|SAME AS||SAME AS S04596-A|
|COSPNSR||Mosley, Fahy, Simon, Thiele, Gottfried, Seawright, O'Donnell, Steck, Englebright, Carroll, Glick, Colton, Blake, Niou, Jaffee, Rivera, Davila, Rodriguez, Zebrowski, Barron, Rosenthal L, Woerner, McDonald, Gunther, Dinowitz, Pellegrino, Peoples-Stokes|
|Amd §423, R & SS L|
|Relates to limitations on investments of public pension funds.|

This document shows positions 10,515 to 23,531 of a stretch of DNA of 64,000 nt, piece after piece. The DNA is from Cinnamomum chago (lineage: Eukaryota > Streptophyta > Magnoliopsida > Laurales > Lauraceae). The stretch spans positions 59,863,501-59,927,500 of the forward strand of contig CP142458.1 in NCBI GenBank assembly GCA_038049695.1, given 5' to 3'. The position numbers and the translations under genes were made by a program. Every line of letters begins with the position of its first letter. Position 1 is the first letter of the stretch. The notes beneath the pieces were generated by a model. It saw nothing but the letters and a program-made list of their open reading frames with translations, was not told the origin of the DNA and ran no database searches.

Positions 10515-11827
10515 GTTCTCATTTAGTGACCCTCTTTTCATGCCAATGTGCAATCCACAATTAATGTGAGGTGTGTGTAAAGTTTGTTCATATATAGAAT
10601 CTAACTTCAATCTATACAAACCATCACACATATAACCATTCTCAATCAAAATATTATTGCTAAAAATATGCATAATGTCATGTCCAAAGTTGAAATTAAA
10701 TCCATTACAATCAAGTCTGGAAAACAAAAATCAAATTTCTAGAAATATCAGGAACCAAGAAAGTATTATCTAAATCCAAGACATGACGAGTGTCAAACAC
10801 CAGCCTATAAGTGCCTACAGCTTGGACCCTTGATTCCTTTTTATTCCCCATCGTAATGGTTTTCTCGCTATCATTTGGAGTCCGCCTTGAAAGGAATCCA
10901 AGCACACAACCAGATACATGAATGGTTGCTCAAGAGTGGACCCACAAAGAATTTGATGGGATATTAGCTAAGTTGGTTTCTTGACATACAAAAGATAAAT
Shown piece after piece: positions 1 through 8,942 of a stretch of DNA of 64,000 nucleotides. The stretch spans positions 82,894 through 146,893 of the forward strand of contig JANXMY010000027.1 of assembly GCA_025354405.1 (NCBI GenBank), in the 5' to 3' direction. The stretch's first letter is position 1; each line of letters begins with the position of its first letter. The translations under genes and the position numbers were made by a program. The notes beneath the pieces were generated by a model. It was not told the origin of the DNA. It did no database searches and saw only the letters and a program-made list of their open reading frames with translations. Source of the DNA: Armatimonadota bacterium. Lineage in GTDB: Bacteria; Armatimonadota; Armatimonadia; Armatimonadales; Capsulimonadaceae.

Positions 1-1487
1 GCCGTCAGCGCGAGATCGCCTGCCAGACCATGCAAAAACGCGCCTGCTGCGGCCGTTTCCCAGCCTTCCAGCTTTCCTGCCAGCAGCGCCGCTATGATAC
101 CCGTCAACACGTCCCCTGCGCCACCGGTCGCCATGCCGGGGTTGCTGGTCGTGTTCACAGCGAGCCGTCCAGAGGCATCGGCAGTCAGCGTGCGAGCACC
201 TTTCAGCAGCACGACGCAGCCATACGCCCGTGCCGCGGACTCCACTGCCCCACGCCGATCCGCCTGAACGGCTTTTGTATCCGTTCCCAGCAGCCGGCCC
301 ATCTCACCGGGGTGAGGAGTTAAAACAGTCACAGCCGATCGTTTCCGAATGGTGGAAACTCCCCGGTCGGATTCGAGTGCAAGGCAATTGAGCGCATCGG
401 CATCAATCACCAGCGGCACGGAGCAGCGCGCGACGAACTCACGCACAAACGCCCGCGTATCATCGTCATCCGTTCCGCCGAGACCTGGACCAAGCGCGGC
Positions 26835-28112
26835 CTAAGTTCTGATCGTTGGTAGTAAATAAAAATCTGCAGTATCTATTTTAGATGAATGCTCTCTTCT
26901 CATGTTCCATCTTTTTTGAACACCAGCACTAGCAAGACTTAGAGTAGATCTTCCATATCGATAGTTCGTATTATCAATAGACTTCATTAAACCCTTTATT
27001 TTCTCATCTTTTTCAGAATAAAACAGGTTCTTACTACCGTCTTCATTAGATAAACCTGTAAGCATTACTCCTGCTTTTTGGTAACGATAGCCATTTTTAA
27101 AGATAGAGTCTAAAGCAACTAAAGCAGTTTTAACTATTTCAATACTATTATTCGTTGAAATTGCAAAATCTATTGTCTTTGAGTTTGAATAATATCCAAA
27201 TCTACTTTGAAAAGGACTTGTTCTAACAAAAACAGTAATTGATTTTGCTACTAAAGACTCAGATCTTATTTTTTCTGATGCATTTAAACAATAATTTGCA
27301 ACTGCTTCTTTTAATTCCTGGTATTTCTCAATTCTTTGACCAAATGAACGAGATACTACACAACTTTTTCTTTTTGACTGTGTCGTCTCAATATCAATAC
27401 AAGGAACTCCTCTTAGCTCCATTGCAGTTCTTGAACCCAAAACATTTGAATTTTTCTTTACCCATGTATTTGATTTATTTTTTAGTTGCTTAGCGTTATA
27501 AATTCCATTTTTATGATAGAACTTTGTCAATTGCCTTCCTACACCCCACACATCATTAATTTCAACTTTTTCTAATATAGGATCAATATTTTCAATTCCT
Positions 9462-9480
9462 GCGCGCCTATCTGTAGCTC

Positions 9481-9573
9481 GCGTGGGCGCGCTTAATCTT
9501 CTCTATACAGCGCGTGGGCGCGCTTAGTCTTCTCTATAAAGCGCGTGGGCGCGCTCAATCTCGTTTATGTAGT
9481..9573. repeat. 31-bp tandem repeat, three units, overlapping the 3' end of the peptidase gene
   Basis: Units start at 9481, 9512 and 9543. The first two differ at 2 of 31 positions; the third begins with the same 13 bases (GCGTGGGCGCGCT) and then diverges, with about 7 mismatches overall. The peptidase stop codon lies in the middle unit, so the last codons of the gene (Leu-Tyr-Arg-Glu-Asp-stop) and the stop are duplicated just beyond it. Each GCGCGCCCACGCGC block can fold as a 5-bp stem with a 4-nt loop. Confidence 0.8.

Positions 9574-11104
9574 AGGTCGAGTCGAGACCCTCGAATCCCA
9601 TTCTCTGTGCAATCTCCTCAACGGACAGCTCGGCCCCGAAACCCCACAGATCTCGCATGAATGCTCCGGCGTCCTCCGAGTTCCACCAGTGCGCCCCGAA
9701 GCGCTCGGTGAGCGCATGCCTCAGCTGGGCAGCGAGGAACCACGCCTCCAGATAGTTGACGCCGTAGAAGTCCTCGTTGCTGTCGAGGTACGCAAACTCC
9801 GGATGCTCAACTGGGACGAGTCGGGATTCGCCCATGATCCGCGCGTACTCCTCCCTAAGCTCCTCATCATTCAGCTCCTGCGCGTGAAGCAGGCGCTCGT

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NEW YORK STATE ASSEMBLY
MEMORANDUM IN SUPPORT OF LEGISLATION
submitted in accordance with Assembly Rule III, Sec 1(f)
BILL NUMBER: A3712A SPONSOR: Ortiz